This year’s theme is the right to legal aid in criminal matters and the right to have access to a lawyer while detained in prison.
“Legal aid is an essential tool in ensuring access to justice,” says Council of Bars and Law Societies of Europe (CCBE) president José de Freitas.
The CCBE says that lawyers defend the rule of law by acting against unlawful situations and defending citizens’ rights.
The rule of law is, together with human rights, a cornerstone of European democracy, the CCBE says.
“Access to justice is a fundamental right and an essential part and instrument of human rights, stipulated and protected by Article Six of the European Convention on Human Rights,” de Freitas continues.
Access to justice regardless of social or economic position is one of the main pillars of the rule of law and individual dignity, he says.
“It is the duty of states and governments to guarantee, organise and finance such legal aid systems which permit those with the least means to obtain access to justice, and which cover the cost of legal advice, defence and representation by legal professionals.”
The CCBE has urged Member States to fulfil their obligations under the recent EU Directive on legal aid for suspects and accused persons in criminal proceedings, and for those subject to European Arrest Warrant proceedings.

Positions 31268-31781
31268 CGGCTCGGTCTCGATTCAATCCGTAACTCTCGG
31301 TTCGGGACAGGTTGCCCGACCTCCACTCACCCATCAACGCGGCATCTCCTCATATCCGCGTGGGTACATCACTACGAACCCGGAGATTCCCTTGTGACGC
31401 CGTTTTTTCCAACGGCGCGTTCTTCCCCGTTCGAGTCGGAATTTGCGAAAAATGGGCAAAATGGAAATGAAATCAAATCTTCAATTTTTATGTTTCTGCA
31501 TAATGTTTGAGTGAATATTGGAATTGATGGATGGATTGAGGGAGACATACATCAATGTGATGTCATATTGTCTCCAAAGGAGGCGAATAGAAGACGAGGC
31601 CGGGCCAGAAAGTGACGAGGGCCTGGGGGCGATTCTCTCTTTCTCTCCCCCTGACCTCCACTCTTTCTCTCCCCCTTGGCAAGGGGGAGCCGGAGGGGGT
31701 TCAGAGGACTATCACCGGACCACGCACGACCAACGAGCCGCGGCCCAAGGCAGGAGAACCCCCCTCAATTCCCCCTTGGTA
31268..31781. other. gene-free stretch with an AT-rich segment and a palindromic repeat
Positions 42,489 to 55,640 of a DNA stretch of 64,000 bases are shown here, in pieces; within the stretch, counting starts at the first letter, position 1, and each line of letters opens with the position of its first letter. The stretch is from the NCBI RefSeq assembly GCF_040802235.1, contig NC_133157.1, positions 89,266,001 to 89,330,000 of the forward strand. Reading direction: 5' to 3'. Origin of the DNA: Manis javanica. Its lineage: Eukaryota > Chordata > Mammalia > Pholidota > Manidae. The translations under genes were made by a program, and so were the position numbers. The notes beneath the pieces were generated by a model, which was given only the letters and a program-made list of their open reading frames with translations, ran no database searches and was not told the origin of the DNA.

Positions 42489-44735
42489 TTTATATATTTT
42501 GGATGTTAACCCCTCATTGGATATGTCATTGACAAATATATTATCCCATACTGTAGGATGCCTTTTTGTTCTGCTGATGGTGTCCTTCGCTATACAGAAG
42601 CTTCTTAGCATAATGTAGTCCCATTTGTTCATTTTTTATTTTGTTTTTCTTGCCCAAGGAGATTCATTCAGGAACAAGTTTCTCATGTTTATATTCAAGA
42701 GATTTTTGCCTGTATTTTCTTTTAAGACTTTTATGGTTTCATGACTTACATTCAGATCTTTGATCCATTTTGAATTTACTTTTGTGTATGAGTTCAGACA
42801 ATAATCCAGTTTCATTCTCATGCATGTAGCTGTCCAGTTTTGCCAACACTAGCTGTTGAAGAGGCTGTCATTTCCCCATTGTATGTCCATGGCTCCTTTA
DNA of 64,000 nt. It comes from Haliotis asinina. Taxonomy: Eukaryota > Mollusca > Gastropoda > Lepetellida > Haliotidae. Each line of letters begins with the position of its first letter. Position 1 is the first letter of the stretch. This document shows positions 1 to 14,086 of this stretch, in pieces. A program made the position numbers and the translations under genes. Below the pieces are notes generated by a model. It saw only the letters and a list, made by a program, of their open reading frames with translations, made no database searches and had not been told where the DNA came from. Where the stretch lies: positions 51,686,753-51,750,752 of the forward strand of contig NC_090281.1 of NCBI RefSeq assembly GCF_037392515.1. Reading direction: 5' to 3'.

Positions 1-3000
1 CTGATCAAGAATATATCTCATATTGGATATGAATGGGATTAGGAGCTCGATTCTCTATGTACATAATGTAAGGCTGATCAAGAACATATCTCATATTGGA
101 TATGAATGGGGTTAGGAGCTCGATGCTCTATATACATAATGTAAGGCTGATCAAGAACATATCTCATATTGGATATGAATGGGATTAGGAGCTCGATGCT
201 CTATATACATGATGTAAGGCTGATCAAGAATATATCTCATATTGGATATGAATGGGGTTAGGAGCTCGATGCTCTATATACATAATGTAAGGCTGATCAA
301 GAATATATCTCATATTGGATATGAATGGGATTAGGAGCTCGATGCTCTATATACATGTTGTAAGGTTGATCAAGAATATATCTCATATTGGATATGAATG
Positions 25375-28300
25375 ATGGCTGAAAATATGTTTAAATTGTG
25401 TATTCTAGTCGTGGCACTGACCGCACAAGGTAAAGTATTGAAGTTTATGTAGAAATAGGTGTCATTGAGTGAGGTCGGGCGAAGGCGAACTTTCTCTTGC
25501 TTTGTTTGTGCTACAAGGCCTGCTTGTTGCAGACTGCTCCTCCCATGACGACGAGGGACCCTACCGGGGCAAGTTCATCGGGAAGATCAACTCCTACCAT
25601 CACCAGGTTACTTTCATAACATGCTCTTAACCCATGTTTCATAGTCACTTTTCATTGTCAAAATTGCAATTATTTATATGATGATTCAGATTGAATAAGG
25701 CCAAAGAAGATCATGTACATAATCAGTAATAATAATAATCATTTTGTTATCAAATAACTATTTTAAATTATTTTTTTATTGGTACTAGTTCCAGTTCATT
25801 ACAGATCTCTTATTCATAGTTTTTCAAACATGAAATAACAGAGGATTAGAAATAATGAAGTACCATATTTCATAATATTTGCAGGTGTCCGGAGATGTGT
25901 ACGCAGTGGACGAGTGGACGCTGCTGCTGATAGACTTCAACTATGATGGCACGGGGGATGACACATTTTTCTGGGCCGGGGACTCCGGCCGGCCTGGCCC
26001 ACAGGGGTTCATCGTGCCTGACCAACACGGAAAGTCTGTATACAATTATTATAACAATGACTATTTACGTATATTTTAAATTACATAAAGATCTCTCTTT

The Directive was implemented in May 2019, with work on it going back as far as 2009, with the adoption of a roadmap for an agreed framework on harmonising criminal procedural standards within the EU.
The goal was to ensure the fairness of criminal proceedings and thereby, the rights of citizens, by strengthening mutual trust in the judicial systems of Member States.
The CCBE points out that the Directive is the result of extensive compromises and must be applied correctly by Member States.
It urges practitioners to familiarise themselves with the exact wording of the Directive in order to understand their objectives and to be aware of the rights which flow from it and whether these are being complied with at national level.
“Essentially, these rights have little value unless they are identified, enforced and defended,” the CCBE says.
“The EU institutions have done their work, and now it is time for individual Member States and practitioners to honour their side.”
Since clients are unlikely to be aware of their ‘new’ rights, it is the practitioner’s responsibility to become familiar with the legislation, the CCBE concludes.
European Lawyers Day has been celebrated since 2014.